Every Tuesday after school, my 9-year old daughter asks me for money. I should be prepared, but it surprises me every time. Probably because I never know what day of the week it is.
But the scenario is always the same. After she walks home from school and sets her backpack down by the closet, she’ll ask me for a couple dollars.
“What do you need the money for?” I’ll ask.
And she’ll respond, “Dad, it’s Tuesday. The ice cream truck is coming today.”
One of the benefits of being a kid in Phoenix is that the ice cream truck is available all year long. For our street, it’s Tuesdays. And apparently, when you are 9-years old, the appeal of the ice cream truck is too much to ignore.
I mean, it’s ice cream, in a truck, who could possibly resist?
The first time I ever considered the relationship between accessibility and consumerism was during a panel discussion with Graham Hill and Halina Brown on HuffPost Live. It was a simple connection—one I probably should have made earlier, but I hadn’t.
One of the reasons for rampant consumerism in our society is low prices (fast fashion, for example). But another, equally important reason for the steady rise in consumer purchasing is accessibility.
As more and more retail stores appear on more and more street corners, consumerist habits become more difficult to overcome.
My daughter would eat less ice cream if the truck didn’t visit our street each week. My son would make fewer trips to the convenience store if it wasn’t within a bike ride of our house. And we’d all shop at Target less if it wasn’t so easy to get to.
Some companies have built an entire business model on accessibility. Walgreens comes to mind. So does Starbucks. As does Amazon.
Amazon, actually, is a perfect example of how accessibility impacts consumption.
The New York Times once wrote, “Jeffrey P. Bezos, Amazon’s founder, ‘has been on a mission to eradicate every conceivable obstacle to shopping online since the 1990s when he patented Internet ordering with a single mouse click’.”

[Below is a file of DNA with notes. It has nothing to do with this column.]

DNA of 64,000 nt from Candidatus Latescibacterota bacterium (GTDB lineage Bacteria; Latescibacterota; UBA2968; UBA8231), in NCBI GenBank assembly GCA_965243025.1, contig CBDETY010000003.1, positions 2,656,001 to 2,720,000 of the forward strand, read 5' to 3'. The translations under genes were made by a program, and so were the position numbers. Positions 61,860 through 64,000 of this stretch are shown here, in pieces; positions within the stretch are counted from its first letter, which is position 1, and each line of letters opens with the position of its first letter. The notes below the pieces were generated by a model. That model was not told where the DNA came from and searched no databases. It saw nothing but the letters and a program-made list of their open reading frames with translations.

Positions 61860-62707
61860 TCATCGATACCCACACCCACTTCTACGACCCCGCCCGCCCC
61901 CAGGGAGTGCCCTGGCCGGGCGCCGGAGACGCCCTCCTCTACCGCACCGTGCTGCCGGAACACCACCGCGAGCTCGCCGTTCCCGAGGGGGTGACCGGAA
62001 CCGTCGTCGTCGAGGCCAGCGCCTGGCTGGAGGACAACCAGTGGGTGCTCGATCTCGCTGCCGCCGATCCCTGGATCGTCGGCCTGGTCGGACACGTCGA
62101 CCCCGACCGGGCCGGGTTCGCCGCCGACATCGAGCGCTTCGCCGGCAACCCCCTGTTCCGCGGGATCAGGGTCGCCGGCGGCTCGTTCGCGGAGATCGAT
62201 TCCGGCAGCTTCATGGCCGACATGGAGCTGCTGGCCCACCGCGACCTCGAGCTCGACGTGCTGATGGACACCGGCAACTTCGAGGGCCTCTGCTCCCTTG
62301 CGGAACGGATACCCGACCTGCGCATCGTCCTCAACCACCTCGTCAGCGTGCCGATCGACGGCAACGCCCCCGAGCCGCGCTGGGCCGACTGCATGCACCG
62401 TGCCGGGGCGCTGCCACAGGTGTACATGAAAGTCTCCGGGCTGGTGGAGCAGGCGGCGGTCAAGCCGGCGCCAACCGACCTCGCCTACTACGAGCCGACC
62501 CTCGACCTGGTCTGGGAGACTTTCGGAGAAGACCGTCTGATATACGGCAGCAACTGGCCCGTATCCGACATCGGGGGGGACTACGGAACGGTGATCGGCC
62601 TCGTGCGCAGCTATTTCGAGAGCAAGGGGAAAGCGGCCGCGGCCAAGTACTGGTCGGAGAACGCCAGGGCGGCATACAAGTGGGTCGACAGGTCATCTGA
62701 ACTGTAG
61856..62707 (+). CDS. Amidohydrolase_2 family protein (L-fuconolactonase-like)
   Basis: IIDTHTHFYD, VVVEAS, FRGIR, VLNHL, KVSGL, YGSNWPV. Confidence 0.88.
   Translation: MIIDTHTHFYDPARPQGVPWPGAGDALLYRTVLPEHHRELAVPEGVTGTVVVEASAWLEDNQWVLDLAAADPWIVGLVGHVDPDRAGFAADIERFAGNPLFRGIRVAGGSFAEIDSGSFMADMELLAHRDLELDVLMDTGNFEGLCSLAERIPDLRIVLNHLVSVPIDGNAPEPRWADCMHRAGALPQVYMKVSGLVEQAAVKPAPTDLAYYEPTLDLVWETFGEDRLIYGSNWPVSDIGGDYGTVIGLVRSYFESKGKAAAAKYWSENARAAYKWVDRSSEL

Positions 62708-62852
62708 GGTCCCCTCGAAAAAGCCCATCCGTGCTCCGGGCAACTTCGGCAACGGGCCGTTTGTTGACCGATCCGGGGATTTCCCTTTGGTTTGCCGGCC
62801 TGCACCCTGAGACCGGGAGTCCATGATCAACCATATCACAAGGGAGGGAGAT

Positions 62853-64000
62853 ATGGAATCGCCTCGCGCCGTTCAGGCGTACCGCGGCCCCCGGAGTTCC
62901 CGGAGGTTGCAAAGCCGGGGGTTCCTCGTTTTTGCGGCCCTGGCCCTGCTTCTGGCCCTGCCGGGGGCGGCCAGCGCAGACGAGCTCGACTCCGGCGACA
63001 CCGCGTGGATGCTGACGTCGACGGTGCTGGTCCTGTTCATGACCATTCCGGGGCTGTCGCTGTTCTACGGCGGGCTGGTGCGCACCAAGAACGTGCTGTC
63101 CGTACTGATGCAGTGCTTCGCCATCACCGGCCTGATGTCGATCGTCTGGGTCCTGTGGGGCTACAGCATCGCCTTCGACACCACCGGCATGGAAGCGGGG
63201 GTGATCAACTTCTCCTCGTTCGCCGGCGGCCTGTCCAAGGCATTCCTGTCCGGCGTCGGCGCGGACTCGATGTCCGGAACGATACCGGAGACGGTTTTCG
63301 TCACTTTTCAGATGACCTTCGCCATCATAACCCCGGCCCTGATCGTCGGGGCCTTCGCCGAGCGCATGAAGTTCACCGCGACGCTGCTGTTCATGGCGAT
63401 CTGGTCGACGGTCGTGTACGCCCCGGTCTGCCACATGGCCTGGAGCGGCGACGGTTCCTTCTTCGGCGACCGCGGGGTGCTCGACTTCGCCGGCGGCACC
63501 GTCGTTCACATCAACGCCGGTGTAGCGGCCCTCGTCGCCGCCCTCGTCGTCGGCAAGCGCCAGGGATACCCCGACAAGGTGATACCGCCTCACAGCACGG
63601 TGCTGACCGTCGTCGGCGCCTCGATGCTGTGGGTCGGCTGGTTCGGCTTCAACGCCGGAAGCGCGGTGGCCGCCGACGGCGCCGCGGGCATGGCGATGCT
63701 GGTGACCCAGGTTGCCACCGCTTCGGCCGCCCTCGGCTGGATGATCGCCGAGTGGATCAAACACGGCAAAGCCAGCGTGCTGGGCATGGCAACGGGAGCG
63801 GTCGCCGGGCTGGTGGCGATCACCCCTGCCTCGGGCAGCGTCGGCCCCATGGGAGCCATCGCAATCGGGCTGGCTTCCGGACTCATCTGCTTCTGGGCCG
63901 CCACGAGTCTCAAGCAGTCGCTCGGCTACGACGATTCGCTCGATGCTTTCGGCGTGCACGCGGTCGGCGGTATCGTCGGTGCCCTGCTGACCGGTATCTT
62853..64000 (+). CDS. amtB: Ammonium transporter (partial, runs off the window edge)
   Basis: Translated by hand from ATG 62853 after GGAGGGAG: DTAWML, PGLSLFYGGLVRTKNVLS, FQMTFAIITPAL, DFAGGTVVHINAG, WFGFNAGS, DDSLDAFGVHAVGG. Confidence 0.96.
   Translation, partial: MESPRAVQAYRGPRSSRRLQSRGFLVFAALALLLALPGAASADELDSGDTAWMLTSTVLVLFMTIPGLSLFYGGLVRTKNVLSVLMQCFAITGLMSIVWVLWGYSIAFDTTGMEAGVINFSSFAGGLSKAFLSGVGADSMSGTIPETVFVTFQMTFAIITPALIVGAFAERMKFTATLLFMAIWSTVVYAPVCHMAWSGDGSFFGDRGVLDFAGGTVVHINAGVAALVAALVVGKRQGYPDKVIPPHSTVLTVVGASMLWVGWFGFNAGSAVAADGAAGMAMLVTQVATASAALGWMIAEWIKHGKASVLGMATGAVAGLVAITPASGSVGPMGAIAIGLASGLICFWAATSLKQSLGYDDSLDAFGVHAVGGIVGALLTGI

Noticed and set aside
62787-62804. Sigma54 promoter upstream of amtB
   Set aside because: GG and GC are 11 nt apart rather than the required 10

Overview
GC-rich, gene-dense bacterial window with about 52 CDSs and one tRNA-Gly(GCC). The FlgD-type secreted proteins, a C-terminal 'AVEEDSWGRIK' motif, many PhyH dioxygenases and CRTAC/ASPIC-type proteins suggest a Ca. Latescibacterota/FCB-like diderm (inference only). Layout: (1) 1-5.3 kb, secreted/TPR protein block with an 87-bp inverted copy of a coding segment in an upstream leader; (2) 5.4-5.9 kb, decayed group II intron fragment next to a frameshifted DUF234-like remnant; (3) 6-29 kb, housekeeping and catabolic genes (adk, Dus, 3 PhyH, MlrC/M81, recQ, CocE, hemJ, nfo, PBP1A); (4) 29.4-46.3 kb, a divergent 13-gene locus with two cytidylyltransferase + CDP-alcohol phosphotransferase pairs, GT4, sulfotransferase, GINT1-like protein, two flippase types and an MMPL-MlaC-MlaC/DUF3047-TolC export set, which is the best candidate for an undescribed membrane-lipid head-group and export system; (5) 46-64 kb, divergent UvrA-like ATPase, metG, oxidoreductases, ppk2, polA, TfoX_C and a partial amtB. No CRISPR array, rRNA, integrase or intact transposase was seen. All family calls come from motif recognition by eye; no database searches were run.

And now, with the invention of the Amazon Dash Button, they have made shopping even more accessible. Without leaving your pantry or laundry room, you can place your order for consumer products with the press of a button… like an ice cream truck permanently placed inside your home.
Accessibility drives consumption. At least in these cases (and many more).
It is important for us to notice how accessibility impacts our behavior. Because the principle extends beyond shopping.
In life, whatever is accessible, gets utilized.
Unhealthy accessibility shapes unhealthy habits in our lives:
- Keeping sweets in the home makes us more likely to eat them.
- Having televisions conveniently located throughout a home results in more watching.
- Placing your cell phone on your nightstand encourages late night browsing, early morning email, and even sleep texting.
But equally powerful, accessibility has opportunity to spur healthy habits as well:
- Keeping fresh fruit and vegetables in your home makes healthy snacking more likely.
- Having educational toys available for your children spurs learning.
- Spending more time together as a family encourages conversation.
- Removing vices from your immediate surroundings (tobacco, sugar, alcohol, television) is the first step in overcoming them.
What healthy habits are you trying to develop in your life? What unhealthy habits are you hoping to break? And how is accessibility influencing your behavior?